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Mom and Dad Deliver the World

Presented with a unique opportunity and blessed with an adventurous family, a veteran of the solo-sailing wars turns a boat delivery into a 13,000-mile field trip

October 1, 2002
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Headed down the home stretch: The Nebauer family¿Alan, Annie, Cindy, and Vance¿leave Moorea in the Society Islands, French Polynesia, ultimately bound for Australia. Courtesy Of Alan Nebauer

“Hey Dad, I’ve just plotted our position!” When I heard the voice from below, it was midafternoon, and I was on watch several days into an Atlantic crossing between the Canary Islands and Antigua. My family and I were aboard Carla M, a Beneteau First 47.7 we were delivering from Spain to Australia. The excited announcement was from my 9-year-old son, Vance. At the time, I hadn’t explained the nuances of latitude and longitude or the use of dividers and roller rulers. Apparently he didn’t need me to. I dropped below to see his handiwork, and sure enough, there marked in pencil on our chart of the North Atlantic was our position within a few miles–give or take a smudge or two. This bold step from observation to execution is a classic example of how kids absorb information from their environment, be it ashore or on a small boat in the middle of the ocean.

Months earlier, when I’d been contracted to deliver the nearly new Beneteau from Europe to Australia, my wife, Cindy, and I decided to turn the trip into a family outing. We’d previously cruised full-time for nearly five years, two of them with our daughter, Annie, who was born in British Columbia while we were there between 1988 and 1989. In 1991, after returning to our homeland, Australia, via Mexico and the Pacific trade-wind route, our son was born and we moved ashore.

In the intervening years, we hadn’t done much sailing as a family due to work and to time-consuming projects, including my participation in the 1994-95 BOC Challenge. Annie was now 11, and Vance was 9; it was time to show them the sailing lifestyle. We estimated that the 13,000-nautical-mile trip would take us about five months. Our projected route took us from southern Spain across the Atlantic to Panama via the Canary Islands and Antigua, then to the Galápagos, French Polynesia, and Tonga before a winter approach to Australia and Carla M‘s new home port of Sydney. Having always admired the confidence and enthusiasm of children we’d met on boats, Cindy and I looked forward to seeing our kids develop over the coming months of this short but intense period of their lives. Following are the priorities we established before leaving and some of the things we learned along the way.

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Safety First
Our primary goal was keeping the kids safe. While sailing is less hazardous than traveling in a car, we needed to reinforce certain rules. The random motion of a boat in a seaway can trip up even an experienced sailor, so we rigged jacklines fore and aft and made sure Annie and Vance wore harnesses anytime they went on deck. Though we were careful not to instill fear in the kids, we openly discussed what to do in certain situations–for instance, if someone went over the side. Since Annie and Vance were particularly interested in the radios, we allowed them to use and become familiar with the VHF and SSB.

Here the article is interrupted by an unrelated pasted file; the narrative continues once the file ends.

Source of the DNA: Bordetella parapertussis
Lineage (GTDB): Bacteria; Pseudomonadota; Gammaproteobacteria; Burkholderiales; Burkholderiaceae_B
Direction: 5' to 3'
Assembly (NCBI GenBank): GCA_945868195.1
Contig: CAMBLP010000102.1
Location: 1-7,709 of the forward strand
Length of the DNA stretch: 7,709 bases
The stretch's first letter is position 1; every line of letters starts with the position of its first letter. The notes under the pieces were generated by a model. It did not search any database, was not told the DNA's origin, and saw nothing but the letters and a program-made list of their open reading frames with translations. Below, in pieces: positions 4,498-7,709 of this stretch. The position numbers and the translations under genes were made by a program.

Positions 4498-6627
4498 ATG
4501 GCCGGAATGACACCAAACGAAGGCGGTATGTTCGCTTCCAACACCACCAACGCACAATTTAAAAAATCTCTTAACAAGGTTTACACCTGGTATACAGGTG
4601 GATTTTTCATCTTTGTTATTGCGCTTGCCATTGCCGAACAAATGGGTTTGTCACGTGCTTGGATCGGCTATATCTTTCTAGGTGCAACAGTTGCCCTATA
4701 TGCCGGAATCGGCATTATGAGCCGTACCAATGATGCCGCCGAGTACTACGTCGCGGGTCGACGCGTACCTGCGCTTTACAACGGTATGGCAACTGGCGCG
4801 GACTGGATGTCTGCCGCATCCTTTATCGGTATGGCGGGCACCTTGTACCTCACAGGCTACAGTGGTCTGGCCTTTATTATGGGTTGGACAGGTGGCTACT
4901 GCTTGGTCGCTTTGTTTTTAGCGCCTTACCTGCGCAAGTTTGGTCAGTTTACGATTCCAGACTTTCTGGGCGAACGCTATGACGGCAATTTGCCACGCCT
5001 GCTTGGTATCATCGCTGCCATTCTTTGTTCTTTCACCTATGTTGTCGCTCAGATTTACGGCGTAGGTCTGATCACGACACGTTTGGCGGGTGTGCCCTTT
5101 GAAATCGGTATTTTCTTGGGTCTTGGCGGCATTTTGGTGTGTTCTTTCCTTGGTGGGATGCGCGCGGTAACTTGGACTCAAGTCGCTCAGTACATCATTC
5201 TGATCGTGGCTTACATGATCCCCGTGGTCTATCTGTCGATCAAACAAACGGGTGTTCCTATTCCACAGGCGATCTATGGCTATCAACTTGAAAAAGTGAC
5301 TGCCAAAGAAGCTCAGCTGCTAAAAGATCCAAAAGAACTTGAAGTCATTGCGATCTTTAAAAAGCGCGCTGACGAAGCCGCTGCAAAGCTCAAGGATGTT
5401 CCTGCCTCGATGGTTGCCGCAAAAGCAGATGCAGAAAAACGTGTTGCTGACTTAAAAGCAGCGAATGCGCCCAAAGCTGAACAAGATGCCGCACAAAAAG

Though investing in expensive foul-weather gear for the kids at first seemed excessive, since they’d likely outgrow it in a season, in the end we decided not to compromise–we bought them excellent foulies before leaving Spain. In their matching red, white, and blue jackets and pants, Annie and Vance sat watches with us day or night, even during squally weather. Being huddled together in the cockpit while dressed warmly and enjoying the night sky as we chatted and sailed along in Carla M fostered a feeling of closeness I’ll never forget.

Learning on the Go
Beyond keeping the kids safe, we wanted to be sure they kept up with schoolwork. After poking around a bit, we discovered that most people cruising used one of two curricula–distance-learning programs sanctioned by their government, or self-taught homeschooling. Though most families we met used the correspondence courses, we shied away from these because the curriculum seemed clumsy and made no allowance for the unconventional lifestyle of constant travel aboard a boat. It’s hard to sit your kid down for six hours of class when sailing in bumpy or unsettled weather or if the tide is right for diving on the reef. We adopted a less formal attitude, but we did bring material aboard for them in the areas of math, English, and science. Keeping up with their journals became a priority; each day, the kids would write a piece about what they’d done, then decorate the pages with designs and sketches to suit. Their school in Australia was enthusiastic about the trip, and before we left, their teachers put together a folder of work sheets for Annie and Vance. The kids would cram, often spending a whole morning or afternoon tackling several work sheets, which translated into a math or English binge. They thought it was all good fun and unwittingly covered lots of ground.